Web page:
Introduction to the Quran –
Memorization & Preservation
Memorization & Preservation
Why was the Quran recited in 7 dialects?
The tribes at the time of Prophet Muhammad ﷺ did not speak Arabic in the same ahruf (dialect). Many tribes had different ways of reciting Arabic words and Quran addressed them in their individual dialects while at the same time delivering the same message. This was one of the literary and linguistic miracles of this book for Arabic speakers who received in the first instance. Hence the following authentic hadith mentions the satisfaction displayed by the Prophet ﷺ after hearing that Allah ﷻ permitted the Quran to be recited in seven dialects. It is recorded in Sahih of Imam Muslim that Ubayy b. Kaab reported that the Messenger of Allah ﷺ was near the tank of Banu Ghifar that Archangel Gabriel (alaihi salaam) came to him and said: "Allah has commanded you to recite to your people the Quran in one dialect." Upon this he said "I ask from Allah pardon and forgiveness. My people are not capable of doing it." He then came for the second time and said "Allah has commanded you that you should recite the Quran to your people in two dialects." Upon this he (the Holy prophet) again said "I seek pardon and forgiveness from Allah, my people would not be able to do so." He (Gabriel) came for the third time and said "Allah has commanded you to recite the Quran to your people in three dialects." Upon this he said "I ask pardon and forgiveness from Allah. My people would not be able to do it." He then came to him for the fourth time and said "Allah has commanded you to recite the Quran to your people in seven dialects, and in whichever dialect they would recite, they would be right."
It is said that these 7 dialects (ahruf) belong to the following seven tribes: Quraysh, Hudhayl, Thaqeef, Hawaazin, Kinaanah, Tameem and a tribe of Yemen. The wisdom behind this was that the Quran in seven different dialects made its recitation and memorization much easier for the local tribes. After the passing away of the Prophet ﷺ, Islam spread to other regions including non-Arabs and these dialects also came to be spread due to the fact that his companions who recited them went to different regions to teach and instruct the new Muslims. Each region adopted a style of recitation based on a dialect (harf) that the companion recited in. During the rule of Uthman ibn Affan (r.a) he received news that Muslims around the Islamic empire were contending on whose recitation was better. Uthman (r.a) then decided to take measures. By his time the various Quranic dialects had ceased to be of their initial importance. He aimed to eliminate the variant styles of readings (qira’at) which had the potential to cause permanent divisions. He compiled a standardized text which was based on the original Qurayshi dialect (harf), the dialect in which the Quran was revealed to the Prophet ﷺ and which he recited himself. Uthman (r.a) ordered the distribution of this text to the major centers of the Islamic empire. Muslims were encouraged to read this standard edition which did not omit anything from what they were exchanging except for a recitation style. Even though a standard edition was collected and spread across Muslim region and others were collected and burned, that did not affect the original text and their meanings because nothing was omitted from it. Therefore these dialects were the need of the time and environment in which the Quran was being revealed but as Islam spread outside of Arabian Peninsula, they ceased to be of much importance as later Muslims did not have concerns like their early predecessors.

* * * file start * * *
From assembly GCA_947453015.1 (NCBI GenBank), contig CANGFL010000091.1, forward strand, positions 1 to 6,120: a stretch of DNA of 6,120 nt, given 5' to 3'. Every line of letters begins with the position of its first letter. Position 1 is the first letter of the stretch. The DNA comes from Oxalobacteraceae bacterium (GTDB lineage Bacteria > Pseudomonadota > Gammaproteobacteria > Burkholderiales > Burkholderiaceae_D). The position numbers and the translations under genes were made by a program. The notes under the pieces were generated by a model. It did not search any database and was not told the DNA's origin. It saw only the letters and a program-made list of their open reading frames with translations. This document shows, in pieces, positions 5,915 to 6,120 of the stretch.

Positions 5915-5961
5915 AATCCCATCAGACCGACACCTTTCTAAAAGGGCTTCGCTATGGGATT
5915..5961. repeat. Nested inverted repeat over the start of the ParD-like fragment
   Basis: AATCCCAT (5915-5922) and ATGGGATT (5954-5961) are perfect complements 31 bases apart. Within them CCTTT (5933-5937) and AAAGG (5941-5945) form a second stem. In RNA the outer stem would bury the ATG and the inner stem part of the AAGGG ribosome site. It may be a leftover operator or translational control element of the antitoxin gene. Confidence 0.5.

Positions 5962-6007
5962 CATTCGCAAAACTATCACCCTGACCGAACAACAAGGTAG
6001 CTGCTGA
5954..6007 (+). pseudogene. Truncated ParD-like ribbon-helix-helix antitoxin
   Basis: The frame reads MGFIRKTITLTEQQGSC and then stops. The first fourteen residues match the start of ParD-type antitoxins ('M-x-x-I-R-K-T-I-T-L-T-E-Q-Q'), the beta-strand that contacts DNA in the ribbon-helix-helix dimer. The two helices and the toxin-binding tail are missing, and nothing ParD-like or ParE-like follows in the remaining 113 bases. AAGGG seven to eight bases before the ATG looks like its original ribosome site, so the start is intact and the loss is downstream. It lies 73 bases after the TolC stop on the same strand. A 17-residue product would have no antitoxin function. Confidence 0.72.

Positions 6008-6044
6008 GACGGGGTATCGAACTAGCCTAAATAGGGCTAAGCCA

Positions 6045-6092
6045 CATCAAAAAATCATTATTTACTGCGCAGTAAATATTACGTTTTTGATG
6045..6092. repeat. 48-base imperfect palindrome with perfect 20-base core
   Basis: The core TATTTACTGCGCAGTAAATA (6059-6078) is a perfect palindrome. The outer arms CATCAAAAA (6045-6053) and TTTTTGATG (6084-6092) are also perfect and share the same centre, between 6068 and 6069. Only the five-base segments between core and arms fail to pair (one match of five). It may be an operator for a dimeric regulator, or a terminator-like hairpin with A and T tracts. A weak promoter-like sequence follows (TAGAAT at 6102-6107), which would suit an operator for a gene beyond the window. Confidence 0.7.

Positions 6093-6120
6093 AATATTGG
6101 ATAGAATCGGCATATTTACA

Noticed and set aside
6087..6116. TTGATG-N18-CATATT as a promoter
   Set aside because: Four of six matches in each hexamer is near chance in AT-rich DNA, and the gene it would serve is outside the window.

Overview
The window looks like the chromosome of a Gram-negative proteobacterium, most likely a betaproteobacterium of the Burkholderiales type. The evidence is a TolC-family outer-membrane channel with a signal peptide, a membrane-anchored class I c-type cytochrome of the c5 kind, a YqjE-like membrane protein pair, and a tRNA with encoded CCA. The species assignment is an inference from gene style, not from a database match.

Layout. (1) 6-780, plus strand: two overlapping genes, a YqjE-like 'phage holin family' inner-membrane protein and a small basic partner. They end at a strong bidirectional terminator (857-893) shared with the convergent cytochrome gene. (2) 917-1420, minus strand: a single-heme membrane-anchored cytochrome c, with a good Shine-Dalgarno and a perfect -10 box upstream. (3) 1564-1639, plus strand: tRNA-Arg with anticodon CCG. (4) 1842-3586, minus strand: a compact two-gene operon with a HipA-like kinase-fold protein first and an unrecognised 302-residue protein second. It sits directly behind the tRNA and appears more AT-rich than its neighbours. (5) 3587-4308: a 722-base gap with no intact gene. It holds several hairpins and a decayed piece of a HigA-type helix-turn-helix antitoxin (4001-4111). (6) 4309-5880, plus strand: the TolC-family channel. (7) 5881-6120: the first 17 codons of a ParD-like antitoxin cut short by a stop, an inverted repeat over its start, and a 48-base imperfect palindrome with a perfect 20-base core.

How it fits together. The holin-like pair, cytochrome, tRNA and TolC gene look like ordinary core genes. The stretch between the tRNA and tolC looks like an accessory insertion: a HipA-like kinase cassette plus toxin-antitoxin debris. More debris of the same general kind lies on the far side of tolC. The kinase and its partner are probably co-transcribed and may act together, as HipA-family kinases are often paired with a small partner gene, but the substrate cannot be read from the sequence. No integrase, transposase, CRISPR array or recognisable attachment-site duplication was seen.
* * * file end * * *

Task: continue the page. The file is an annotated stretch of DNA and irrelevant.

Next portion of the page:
An example for illustration
The above can be understood better if we compare it with change in the writing style of Quran. Just as the change in recitation styles based on earlier dialects (ahruf) did not impact the meaning of the Quranic words, the writing style of the Quran too evolved yet did not change the meaning. By comparing a page from the earliest scripts of the Quran going back 14 centuries with the same section from a modern printed edition clearly shows a huge difference in writing style with absolutely no difference in meaning. Such as the following:
A comparison of a section from modern Quran version (Al Quran 20:1-5) with old fragments in Cadbury Research Library, University of Birmingham dating back to period between 568 and 645 CE:
As you may notice that the diacritical marks (tashkeel) were added by later generations to make recitation more easier and simpler for them and subsequent generations yet according to all experts the meaning and words of the Quran still remain unchanged. Any modern expert in Arabic would have much difficulty in reading the old manuscript writing. However the experts who know how to read and understand old manuscript know what it says.
At this point it is important to address a concern usually raised by outright critics of Islam that Quran must have been changed due to burning of the remaining dialects. Even though their claim of burning is correct yet they have failed to produce any evidence that the original text and its meaning was changed due to burning. So far they quote the earlier mentioned hadith of seven dialects and claim that there were "seven Qurans" and now only one is left, implying possibility of more than one Quran, which is obviously false. Secondly, they repeatedly mention Uthman’s burning as if he wanted to burn for sake of making changes, which is again, obviously, a false allegation.
 Sunnah.com - Sahih Muslim 821 a
 'Oldest' Koran fragments found in Birmingham University, BBC News, By Sean Coughlan, Education correspondent, Published 22 July 2015 - https://www.bbc.com/news/business-33436021